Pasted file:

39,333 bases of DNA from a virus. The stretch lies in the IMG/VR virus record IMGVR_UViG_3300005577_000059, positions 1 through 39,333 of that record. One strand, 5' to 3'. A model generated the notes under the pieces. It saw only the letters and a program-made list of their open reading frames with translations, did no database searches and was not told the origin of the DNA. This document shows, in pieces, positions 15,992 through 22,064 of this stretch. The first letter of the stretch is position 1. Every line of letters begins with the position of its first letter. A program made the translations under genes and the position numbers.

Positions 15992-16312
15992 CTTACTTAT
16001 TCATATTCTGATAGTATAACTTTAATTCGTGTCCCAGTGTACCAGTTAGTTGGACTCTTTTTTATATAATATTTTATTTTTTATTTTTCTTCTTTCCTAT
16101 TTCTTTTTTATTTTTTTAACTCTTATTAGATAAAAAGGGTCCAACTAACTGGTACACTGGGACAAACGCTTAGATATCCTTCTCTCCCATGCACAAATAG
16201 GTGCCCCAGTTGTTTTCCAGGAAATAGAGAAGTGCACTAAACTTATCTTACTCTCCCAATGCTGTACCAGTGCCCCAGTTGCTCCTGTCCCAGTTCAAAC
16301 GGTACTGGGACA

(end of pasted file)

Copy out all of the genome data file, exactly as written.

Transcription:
39,333 bases of DNA from a virus. The stretch lies in the IMG/VR virus record IMGVR_UViG_3300005577_000059, positions 1 through 39,333 of that record. One strand, 5' to 3'. A model generated the notes under the pieces. It saw only the letters and a program-made list of their open reading frames with translations, did no database searches and was not told the origin of the DNA. This document shows, in pieces, positions 15,992 through 22,064 of this stretch. The first letter of the stretch is position 1. Every line of letters begins with the position of its first letter. A program made the translations under genes and the position numbers.

Positions 15992-16312
15992 CTTACTTAT
16001 TCATATTCTGATAGTATAACTTTAATTCGTGTCCCAGTGTACCAGTTAGTTGGACTCTTTTTTATATAATATTTTATTTTTTATTTTTCTTCTTTCCTAT
16101 TTCTTTTTTATTTTTTTAACTCTTATTAGATAAAAAGGGTCCAACTAACTGGTACACTGGGACAAACGCTTAGATATCCTTCTCTCCCATGCACAAATAG
16201 GTGCCCCAGTTGTTTTCCAGGAAATAGAGAAGTGCACTAAACTTATCTTACTCTCCCAATGCTGTACCAGTGCCCCAGTTGCTCCTGTCCCAGTTCAAAC
16301 GGTACTGGGACA